Managing The Political Economy Of Climate Change Policies – Analysis

By , and

Few issues have sparked more attention than how to avoid environmental and human catastrophe from climate change. But even in the wake of massive public protests and an ambitious agenda since the 2015 Paris Agreement, governments are wary of the political costs of enacting climate mitigation policies.

In recent IMF staff research, we identify strategies that can minimize or even eliminate such challenges.

In the first analysis of its kind, we combined information on the political aftermath (governmental popular support) of policy changes with information on the policy changes themselves in a sample of 31 OECD countries. Our data on political support comes from the private consultancy PRS Group’s International Country Risk Guide.

We found that climate change policies—especially market-based measures such as a carbon tax on fossil fuels, which are the most effective to limit pollution levels—are likely to face opposition not only from energy-using industries, but from the public at large.

Our new research, however, suggests that these costs can be avoided if the design of mitigation policies takes into account political economy dimensions and complementary policies are deployed to protect vulnerable households (for instance, as proposed in previous IMF research) who may lose out in the short term from the transition to a greener economy:

  • To the degree that higher carbon taxes have a bigger adverse impact on poorer segments of the population, governments need to keep a watchful eye on how mitigation policies can affect inequality. Political costs are negligible when income inequality is held in check, either through the design of the mitigation policies themselves, or because of the adoption of complementary policies that protect the poor and allow them to bounce back from the dislocations inflicted by higher carbon prices. In contrast, when inequality increases, our results suggest those costs will tend to be high.
  • Providing social protection to the poor and/or workers whose jobs are threatened is also key. Our results show that political costs are muted when social safety nets are expanded to provide insurance against lay-off risks, and active labor market policies are expanded to give displaced workers a fair shot.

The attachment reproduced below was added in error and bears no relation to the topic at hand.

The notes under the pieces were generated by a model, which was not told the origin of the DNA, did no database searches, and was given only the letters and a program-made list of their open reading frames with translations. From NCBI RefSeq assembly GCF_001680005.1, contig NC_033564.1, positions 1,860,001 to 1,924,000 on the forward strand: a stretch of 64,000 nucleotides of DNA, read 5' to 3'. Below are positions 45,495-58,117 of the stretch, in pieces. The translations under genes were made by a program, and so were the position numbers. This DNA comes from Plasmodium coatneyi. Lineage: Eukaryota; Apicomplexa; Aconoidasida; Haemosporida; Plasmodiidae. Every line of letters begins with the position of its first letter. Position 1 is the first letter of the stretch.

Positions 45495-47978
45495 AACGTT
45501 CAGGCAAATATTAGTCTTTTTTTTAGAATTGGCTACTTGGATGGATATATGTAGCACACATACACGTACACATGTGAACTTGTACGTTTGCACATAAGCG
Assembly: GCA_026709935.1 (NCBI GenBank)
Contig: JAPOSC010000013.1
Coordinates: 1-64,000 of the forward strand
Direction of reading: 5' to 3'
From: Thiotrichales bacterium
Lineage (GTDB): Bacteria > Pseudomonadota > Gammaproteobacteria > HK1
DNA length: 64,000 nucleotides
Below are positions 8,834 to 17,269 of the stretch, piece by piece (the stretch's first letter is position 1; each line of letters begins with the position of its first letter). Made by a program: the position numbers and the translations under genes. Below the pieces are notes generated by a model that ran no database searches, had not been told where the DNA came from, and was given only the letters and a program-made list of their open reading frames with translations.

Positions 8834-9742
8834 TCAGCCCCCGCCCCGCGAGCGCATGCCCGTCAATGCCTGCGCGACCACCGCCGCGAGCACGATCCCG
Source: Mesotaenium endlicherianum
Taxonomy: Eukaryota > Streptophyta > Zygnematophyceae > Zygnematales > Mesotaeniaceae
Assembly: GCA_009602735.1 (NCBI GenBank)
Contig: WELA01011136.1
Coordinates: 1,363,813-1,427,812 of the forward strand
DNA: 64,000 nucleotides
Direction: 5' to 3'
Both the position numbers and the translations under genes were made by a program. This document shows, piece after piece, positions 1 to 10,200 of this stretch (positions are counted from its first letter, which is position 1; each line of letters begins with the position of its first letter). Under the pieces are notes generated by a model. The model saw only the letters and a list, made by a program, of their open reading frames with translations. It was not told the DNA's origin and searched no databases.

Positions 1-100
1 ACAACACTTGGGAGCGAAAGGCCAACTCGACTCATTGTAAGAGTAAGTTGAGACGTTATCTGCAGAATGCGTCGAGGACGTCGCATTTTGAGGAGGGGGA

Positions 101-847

• Advancing mitigation policies in times of low oil prices is also beneficial, since people will suffer less from higher carbon prices when energy is cheap. The structure of the industrial base is another consideration: economies with a large industrial base reliant on dirty energy (like coal) inputs will be more challenged in building support for mitigation, and are likely to suffer more negative political impact. Diversifying the industrial base may thus help to facilitate climate mitigation policies.

Our research also suggests that options that may be second-best from an economic efficiency standpoint often have more appeal politically, provided that they come with a transparent analysis of the costs and benefits. For example, we find that non-market-based instruments, such as emission limits on power plants and public subsidies and investments in research and development, tend to be more palatable to electorates.

Climate change will remain the defining global challenge of our age. As with all policies that generate winners and losers, environmental legislation requires public support to be viable. Our research identifies key lessons to help build such support and use the current crisis as an opportunity to advance low-carbon and climate-resilient economic growth.

*About the authors:

  • Davide Furceri is Deputy Division Chief of the Regional Studies Division of the Asia and Pacific Department of the IMF.
  • Jonathan D. Ostry is Deputy Director of the Asia and Pacific Department at the International Monetary Fund and a Research Fellow at the Center for Economic Policy Research (CEPR). 

Source: This article was published by IMF Blog

Davide Furceri

Davide Furceri is Deputy Division Chief of the Development Macroeconomic Division in the IMF Research Department. Prior to joining the Fund, he was an economist at the Fiscal Policy Division of the European Central Bank, and at the Macroeconomic Analysis Division of the OECD Economics Department.

Leave a Reply

Your email address will not be published. Required fields are marked *